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a poem and pilgrimage in the Holy Land

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Noble gods at the board
Where lord unto lord
Light pushes the care-killing wine:
Urbane in their pleasure,
Superb in their leisure—
Lax ease—
Lax ease after labor divine!
“Golden ages eternal,
Autumnal, supernal,
Deep mellow their temper serene:
The rose by their gate
Shall it yield unto fate?
They are gods—
They are gods and their garlands keep green.
“Ever blandly adore them;
But spare to implore them:
They rest, they discharge them from time;
Yet believe, light believe
They would succor, reprieve—
Nay, retrieve—
Might but revelers pause in the prime!”
“Who sings?” cried Rolfe; “dare say no Quaker:
Fine song o'er funeral Siddim here:
So, mindless of the undertaker,
In cage above her mistress' bier
The gold canary chirps. What cheer?
Who comes?”
“Ay, welcome as the drums


Of marching allies unto men
Beleaguered—comes, who hymning comes—
What rescuer, what Delian?”
So Derwent, and with quick remove
Scaling the rock which hemmed their cove
He thence descried where higher yet
A traveler came, by cliffs beset,
Descending, and where terrors met.
Nor Orpheus of heavenly seed
Adown thrilled Hades' gorges singing,
About him personally flinging
The bloom transmitted from the mead;
In listening ghost such thoughts could breed
As did the vocal stranger here
In Mortmain, where relaxed he lay
Under that voice from other sphere
And carol laughing at the clay.
Nearer the minstrel drew. How fair
And light he leaned with easeful air
Backward in saddle, so to frame
A counterpoise as down he came.
Against the dolorous mountain side
His Phrygian cap in scarlet pride
Burned like a cardinal-flower in glen.
And after him, in trappings paced
His escort armed, three goodly men.
Observing now the other train,
He halted. Young he was, and graced
With fortunate aspect, such as draws
Hearts to good-will by natural laws.
No furtive scrutiny he made,
But frankly flung salute, and said:
“Well met in desert! Hear my song?”
“Indeed we did,” cried Derwent boon.
“And wondered where you got that tune,”
Rolfe added there. “Oh, brought along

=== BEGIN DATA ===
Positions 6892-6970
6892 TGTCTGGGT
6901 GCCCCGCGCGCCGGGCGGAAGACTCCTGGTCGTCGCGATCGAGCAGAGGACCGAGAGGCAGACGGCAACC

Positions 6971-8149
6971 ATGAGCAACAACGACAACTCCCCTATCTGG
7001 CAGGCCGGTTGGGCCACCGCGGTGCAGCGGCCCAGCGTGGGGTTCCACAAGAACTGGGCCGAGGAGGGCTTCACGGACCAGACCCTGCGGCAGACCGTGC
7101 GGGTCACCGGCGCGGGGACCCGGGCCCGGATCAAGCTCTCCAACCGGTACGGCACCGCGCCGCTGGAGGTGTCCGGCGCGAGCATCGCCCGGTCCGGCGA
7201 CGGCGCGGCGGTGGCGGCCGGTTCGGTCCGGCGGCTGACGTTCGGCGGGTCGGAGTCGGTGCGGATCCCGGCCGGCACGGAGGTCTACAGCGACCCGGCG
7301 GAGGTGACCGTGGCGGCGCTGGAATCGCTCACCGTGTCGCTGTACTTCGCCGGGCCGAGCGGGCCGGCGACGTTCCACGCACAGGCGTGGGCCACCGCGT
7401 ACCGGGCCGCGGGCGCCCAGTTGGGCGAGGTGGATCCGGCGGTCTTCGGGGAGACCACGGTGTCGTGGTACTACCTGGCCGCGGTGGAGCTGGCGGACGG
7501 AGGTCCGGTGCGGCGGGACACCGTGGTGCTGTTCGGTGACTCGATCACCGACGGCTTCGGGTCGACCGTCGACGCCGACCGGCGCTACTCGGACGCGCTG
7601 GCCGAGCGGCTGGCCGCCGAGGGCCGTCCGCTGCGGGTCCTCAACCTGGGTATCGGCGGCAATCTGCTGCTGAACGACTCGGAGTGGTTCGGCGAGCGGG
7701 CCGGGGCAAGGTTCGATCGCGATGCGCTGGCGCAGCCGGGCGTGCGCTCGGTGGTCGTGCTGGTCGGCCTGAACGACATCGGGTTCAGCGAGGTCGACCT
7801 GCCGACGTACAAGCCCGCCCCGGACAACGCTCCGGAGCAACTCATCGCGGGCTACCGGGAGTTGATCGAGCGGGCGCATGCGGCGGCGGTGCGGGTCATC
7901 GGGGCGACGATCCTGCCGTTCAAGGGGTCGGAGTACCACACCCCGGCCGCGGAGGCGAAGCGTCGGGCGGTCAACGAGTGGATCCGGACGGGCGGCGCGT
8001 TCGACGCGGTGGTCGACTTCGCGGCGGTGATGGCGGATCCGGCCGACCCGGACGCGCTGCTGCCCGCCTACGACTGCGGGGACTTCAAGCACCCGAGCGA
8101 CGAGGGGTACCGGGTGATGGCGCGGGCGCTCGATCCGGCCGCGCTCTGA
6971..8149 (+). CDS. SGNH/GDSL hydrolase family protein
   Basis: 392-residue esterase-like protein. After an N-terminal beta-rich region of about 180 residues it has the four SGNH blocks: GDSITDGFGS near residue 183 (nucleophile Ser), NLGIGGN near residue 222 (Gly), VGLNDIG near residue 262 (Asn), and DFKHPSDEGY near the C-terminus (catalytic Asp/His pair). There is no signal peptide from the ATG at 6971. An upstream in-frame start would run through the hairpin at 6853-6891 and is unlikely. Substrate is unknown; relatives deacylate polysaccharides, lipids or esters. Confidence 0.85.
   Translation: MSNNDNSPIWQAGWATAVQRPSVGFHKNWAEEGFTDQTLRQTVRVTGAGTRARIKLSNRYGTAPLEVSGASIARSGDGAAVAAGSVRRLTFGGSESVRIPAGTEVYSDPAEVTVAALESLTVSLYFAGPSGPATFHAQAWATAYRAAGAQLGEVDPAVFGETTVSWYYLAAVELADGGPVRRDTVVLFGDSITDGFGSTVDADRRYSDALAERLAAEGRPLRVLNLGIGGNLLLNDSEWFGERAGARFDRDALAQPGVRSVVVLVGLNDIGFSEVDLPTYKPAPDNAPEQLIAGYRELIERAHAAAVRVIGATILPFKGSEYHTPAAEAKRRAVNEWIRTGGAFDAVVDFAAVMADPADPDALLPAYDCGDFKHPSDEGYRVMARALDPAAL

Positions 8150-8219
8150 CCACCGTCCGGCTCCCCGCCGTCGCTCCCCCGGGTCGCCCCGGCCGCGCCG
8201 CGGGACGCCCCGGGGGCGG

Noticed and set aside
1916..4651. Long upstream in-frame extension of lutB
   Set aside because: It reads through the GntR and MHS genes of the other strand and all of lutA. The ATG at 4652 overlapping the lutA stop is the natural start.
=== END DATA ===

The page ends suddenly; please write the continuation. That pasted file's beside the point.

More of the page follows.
From Cyprus; I'm a Cypriote,
You see; one catches many a note
Wafted from only heaven knows where.”
“And, pray, how name you it?” “The air?
Why, hymn of Aristippus.” “Ah:
And whither wends your train?” “Not far;”
And sidelong in the saddle free
A thigh he lolled: “'Tis thus, you see:
My dame beneath Our Lady's star
Vowed in her need, to Saba's shrine
Three flagons good for holy wine:
Vowed, and through me performed. Even now
I come from Saba, having done
Her will, accomplishing the vow.
But late I made a private one—
Meant to surprise her with a present
She'll value more than juicy pheasant,
Good mother mine. Yes, here I go
To Jordan, in desert there below,
To dip this shroud for her.” “Shroud, shroud?”
Cried Derwent, following the hand
In startled wonderment unfeigned,
Which here a little tap bestowed
In designation on a roll
Strapped to the pommel; “Azrael's scroll!
You do not mean you carry there
A—a—” “The same; 'tis woven fair:
“My shroud is saintly linen,
In lavender 'tis laid;
I have chosen a bed by the marigold
And supplied me a silver spade!”
The priest gazed at the singer; then
Turned his perplexed entreating ken
Upon Djalea. But Rolfe explained:


“I chance to know. Last year I gained
The Jordan at the Easter tide,
And saw the Greeks in numbers there,
Men, women, blithe on every side,
Dipping their winding-sheets. With care
They bleach and fold and put away
And take home to await the day:
A custom of old precedent,
And curious too in mode 'tis kept,
Showing how under Christian sway
Greeks still retain their primal bent,
Nor let grave doctrine intercept
That gay Hellene lightheartedness
Which in the pagan years did twine
The funeral urn with fair caress
Of vintage holiday divine.”
He turned him toward the Cypriote:
“Your courier, the forerunning note
Which ere we sighted you, we heard—
You're bold to trill it so, my bird.”
“And why? It is a fluent song.
Though who they be I cannot say,
I trust their lordships think no wrong;
I do but trill it for the air;
'Tis anything as down we fare.”
Enough; Rolfe let him have his way;
Yes, there he let the matter stay.
And so, with mutual good-will shown,
They parted.
For l'envoy anon
They heard his lilting voice impel
Among the crags this versicle:
With a rose in thy mouth
Through the world lightly veer:


Rose in the mouth
Makes a rose of the year!”
Then, after interval again,
But fainter, further in the strain:
“With the Prince of the South
O'er the Styx bravely steer:
Rose in the mouth
And a wreath on the bier!”
Chord deeper now that touched within.
Listening, they at each other look;
Some charitable hope they brook,
Yes, vague belief they fondly win
That heaven would brim his happy years
Nor time mature him into tears.
And Vine in heart of revery saith:
Like any flute inspired with breath
Pervasive, and which duly renders
Unconscious in melodious play,
Whate'er the light musician tenders;
So warblest thou lay after lay
Scarce self-derived; and (shroud before)
Down goest singing toward Death's Sea,
Where lies aloof our pilgrim hoar
In pit thou'lt pass. Ah, young to be!